real estate

Avoid these chilling homebuying surprises

scared women in front of closet door
  • Most states require disclosure about a property's condition or home's history, spooky or not.
  • 'Haunted' houses often sell at a discount, but they're seldom a steal.
  • Some builders really do erect houses on American Indian burial grounds.

Homebuyer, beware the skeletons in the closet.

The house you're eyeing might hide some spooky secrets -- perhaps a murder that happened upstairs, a body buried in the backyard or even a ghost in the basement. You might or might not find out about these through disclosures during the purchasing process. But you don't have to be caught off guard by these nasty homebuying surprises.

According to the National Association of Realtors, 47 states and Washington, D.C., have laws requiring sellers or listing agents to disclose or answer questions about a property's condition or home's history, which could include death, violence or mysterious things that go bump in the night.

The laws vary in stringency in each state, but many Realtors believe it's just good business to be upfront.

"I don't want anybody to find out something negative about a house that I sold whether I knew it or not, because it's going to hurt my reputation," says Diane Saatchi, associate broker and senior vice president at Saunders & Associates in Bridgehampton, N.Y. "And more important than that, it would make the buyer uncomfortable."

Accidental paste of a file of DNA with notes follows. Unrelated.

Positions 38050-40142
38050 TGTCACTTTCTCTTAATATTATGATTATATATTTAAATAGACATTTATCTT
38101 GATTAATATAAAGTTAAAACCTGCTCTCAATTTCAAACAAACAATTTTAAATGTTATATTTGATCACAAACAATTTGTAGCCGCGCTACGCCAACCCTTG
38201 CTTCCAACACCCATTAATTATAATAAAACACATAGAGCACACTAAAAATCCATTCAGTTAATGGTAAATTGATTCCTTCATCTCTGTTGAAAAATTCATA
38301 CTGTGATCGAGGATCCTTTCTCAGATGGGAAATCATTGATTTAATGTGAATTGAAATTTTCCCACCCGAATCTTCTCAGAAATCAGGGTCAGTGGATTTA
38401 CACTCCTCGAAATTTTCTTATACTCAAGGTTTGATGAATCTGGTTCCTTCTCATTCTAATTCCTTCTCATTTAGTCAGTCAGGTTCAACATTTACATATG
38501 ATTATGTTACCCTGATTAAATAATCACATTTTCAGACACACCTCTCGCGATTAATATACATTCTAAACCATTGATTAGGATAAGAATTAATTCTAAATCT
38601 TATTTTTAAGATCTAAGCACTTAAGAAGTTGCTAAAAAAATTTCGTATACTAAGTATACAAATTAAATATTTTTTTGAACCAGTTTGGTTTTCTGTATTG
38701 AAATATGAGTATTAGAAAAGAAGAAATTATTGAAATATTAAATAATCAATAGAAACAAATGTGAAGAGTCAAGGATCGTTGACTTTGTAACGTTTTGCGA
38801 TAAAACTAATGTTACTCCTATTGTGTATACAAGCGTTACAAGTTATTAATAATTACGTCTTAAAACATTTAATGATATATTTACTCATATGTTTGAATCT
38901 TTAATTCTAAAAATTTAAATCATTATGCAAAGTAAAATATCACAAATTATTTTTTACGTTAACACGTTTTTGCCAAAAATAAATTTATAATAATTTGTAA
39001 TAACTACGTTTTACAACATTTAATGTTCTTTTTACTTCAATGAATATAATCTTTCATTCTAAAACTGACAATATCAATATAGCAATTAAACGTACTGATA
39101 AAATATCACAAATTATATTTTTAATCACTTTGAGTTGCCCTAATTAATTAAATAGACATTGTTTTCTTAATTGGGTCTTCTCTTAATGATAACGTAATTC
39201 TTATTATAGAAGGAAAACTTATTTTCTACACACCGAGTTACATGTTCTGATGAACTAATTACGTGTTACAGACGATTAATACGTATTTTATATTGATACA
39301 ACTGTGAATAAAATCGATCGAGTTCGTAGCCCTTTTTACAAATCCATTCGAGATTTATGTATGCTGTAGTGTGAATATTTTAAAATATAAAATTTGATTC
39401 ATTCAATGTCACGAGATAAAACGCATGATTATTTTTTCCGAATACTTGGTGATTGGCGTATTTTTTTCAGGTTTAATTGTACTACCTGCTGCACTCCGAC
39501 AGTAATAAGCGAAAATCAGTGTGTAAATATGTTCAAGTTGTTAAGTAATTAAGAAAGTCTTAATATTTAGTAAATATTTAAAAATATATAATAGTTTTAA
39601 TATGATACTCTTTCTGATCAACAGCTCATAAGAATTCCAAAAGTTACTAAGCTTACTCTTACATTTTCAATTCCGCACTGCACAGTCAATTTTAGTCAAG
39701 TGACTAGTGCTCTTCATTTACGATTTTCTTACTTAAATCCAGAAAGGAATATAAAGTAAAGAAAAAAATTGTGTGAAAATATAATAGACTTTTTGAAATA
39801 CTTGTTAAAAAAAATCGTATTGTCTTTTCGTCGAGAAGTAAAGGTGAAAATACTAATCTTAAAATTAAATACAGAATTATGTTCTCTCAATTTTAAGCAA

Got a creepy feeling about a house you just can't shake? The first step is to check your state and local government's laws on what must be disclosed to you as the buyer. Ask Realtors to explain the laws. Then conduct your own investigation using Google and the city's newspaper archive at the library, Saatchi says.

Also, many police reports are public record, so search the address of the house to see whether it's listed as a crime scene. Then knock on doors.

"Here's your best source of information for any buyer: the neighbors," says Joan Cota, broker and owner of RE/MAX Professionals in Sioux Falls, S.D. Sometimes you must take what they say lightly, she says, but neighbors may tell you what you need to know.

Haunted or coincidence?

And sometimes, the ghouls will alert you.

Bob Davis, a Realtor in Brandon, Fla., says he bought a mobile home and lot as investment property about 10 years ago. Last year, he got a call from the tenant, who identified herself as a medium who can communicate with the deceased. She said she kept hearing sounds, voices and screaming. She asked whether someone had been killed on the site.

"I told her that, as a matter of fact, somebody had been killed there," Davis says. "But it was in another mobile home that was on the same lot, and I had since changed it out. It was very odd. It makes you wonder."


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